Water-Quality Data for Pharmaceuticals, Hormones, and Other Organic Wastewater Contaminants in U.S. Streams, 1999-2000
By KIMBERLEE K. BARNES, DANA W. KOLPIN, MICHAEL T. MEYER, E. MICHAEL THURMAN, EDWARD T. FURLONG, STEVEN D. ZAUGG, AND LARRY B. BARBER
Open-File Report 02-94
Iowa City, Iowa
U.S. Department of the Interior
U.S. Geological Survey
Any use of trade, product, or firm names in this publication is for descriptive purposes only and does not imply endorsement by the U.S. Government
Occurence of Organic Wastewater Contaminants
Water-quality data collected during 1999 and 2000 as part of the
first nationwide reconnaissance of the occurrence of pharmaceuticals,
hormones, and other organic wastewater contaminants (OWCs) are presented
in this report. A network of 139 streams in 30 states were sampled
and analyzed for 95 different OWCs using five new research methods
developed by the U.S. Geological Survey. Site selection was biased
toward streams more susceptible to OWC contamination because of proximity
to urban areas or livestock production. At least one OWC was detected
in 80% of the streams sampled, with 82 of the 95 analyzed OWCs determined
in this study detected in at least one sample.
Water quality is becoming more of a concern as demand for freshwater increases throughout the world. Technological advancements in industry, agriculture, medical treatment, and common household conveniences have brought increasing concerns for potential adverse human and ecological effects from chemicals present in the environment (Daughton and Ternes, 1999). Research has shown that many such compounds can enter the environment, disperse, and persist to a greater extent than first anticipated. As a result, there are a wide variety of transport pathways for many different chemicals to enter and persist in environmental waters.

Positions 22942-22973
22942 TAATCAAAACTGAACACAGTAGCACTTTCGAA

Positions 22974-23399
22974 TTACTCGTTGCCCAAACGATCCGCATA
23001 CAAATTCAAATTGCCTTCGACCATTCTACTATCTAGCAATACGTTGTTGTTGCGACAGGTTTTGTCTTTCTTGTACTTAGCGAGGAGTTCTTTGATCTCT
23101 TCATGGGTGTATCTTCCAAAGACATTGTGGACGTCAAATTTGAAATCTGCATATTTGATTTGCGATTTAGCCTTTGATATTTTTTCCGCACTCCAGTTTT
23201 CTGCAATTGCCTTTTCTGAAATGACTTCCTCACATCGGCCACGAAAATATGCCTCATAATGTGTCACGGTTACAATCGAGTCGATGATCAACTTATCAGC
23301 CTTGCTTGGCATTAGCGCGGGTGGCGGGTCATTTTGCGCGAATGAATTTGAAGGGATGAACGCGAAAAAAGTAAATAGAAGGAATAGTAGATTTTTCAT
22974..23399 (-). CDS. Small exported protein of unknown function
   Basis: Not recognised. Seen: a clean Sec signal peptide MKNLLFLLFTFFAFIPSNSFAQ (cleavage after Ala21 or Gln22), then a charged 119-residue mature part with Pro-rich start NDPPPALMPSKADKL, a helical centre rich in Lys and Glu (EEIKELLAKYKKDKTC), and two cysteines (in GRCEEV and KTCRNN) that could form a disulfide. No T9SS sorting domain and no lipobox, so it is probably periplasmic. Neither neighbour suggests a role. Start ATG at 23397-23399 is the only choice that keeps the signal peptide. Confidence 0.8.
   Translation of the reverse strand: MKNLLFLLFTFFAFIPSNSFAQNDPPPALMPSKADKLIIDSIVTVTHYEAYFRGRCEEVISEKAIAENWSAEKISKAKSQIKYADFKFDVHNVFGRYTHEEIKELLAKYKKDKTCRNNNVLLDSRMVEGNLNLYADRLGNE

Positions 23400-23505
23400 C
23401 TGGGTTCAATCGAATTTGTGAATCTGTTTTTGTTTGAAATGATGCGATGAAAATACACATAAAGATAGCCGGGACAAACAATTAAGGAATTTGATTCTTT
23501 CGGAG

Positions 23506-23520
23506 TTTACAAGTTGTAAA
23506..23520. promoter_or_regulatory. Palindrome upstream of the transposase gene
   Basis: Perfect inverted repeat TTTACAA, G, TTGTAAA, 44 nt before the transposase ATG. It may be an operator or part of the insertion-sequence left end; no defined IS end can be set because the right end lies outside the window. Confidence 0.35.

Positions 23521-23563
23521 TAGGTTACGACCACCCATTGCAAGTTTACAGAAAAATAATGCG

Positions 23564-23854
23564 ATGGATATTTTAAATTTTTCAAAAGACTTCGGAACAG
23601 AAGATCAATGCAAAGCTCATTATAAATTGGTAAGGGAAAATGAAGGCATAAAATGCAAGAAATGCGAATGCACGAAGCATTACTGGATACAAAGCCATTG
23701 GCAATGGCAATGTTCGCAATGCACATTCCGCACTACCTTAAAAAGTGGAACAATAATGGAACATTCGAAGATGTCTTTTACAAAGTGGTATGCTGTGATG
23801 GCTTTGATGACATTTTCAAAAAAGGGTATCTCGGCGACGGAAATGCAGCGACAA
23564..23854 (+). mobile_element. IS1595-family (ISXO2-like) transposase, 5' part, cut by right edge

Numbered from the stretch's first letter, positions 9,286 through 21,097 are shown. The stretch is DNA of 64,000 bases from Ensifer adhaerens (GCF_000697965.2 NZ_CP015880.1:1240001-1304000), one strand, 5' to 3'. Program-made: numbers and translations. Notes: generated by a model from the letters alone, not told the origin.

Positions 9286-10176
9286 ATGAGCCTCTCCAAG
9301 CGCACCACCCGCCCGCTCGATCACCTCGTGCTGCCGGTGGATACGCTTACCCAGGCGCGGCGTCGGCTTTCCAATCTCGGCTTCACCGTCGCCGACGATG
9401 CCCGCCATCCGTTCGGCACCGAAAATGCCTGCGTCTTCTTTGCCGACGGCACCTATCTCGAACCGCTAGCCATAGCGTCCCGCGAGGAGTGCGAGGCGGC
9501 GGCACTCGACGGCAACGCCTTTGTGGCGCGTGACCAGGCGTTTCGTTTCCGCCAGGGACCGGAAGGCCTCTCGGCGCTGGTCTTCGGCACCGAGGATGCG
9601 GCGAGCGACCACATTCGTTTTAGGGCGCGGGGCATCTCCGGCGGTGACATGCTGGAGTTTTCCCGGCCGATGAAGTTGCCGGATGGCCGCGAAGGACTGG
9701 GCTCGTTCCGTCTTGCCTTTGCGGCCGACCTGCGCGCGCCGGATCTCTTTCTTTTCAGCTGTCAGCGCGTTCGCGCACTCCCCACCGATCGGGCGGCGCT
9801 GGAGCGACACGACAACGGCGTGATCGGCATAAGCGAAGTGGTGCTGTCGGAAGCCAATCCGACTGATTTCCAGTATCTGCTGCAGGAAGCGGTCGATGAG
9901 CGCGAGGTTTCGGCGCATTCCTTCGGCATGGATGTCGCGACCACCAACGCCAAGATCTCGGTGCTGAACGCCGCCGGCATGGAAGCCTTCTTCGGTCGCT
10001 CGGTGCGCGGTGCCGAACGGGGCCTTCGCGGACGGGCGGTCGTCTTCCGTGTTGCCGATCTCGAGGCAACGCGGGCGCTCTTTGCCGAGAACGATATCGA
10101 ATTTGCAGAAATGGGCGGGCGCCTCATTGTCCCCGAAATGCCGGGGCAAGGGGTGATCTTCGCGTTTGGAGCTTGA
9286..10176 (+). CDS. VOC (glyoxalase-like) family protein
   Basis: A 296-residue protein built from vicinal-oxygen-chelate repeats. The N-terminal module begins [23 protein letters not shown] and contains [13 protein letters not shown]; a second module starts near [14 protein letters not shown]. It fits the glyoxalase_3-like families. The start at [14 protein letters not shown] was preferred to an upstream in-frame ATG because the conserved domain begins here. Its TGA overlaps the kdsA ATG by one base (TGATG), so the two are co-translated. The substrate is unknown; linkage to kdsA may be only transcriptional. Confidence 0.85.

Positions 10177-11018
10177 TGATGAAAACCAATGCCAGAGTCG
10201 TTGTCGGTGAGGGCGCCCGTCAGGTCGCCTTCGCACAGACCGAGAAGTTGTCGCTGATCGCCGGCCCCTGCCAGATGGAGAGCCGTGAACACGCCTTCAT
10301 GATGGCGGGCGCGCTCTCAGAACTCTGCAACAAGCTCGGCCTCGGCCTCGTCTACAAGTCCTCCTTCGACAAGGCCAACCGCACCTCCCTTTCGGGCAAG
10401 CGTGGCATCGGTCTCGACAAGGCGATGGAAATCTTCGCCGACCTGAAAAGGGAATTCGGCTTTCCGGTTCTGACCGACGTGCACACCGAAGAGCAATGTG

Little is known about the extent of environmental occurrence, transport, and ultimate fate of many synthetic organic chemicals after their intended use, particularly pharmaceuticals and personal care products that are designed to stimulate a physiological response in humans, plants, and animals (Daughton and Ternes, 1999; Jorgensen and Halling-Sorensen, 2000). Until recently, there have been few analytical methods capable of detecting most of the target compounds at low concentrations which might be expected in the environment (Sedlak and others, 2000).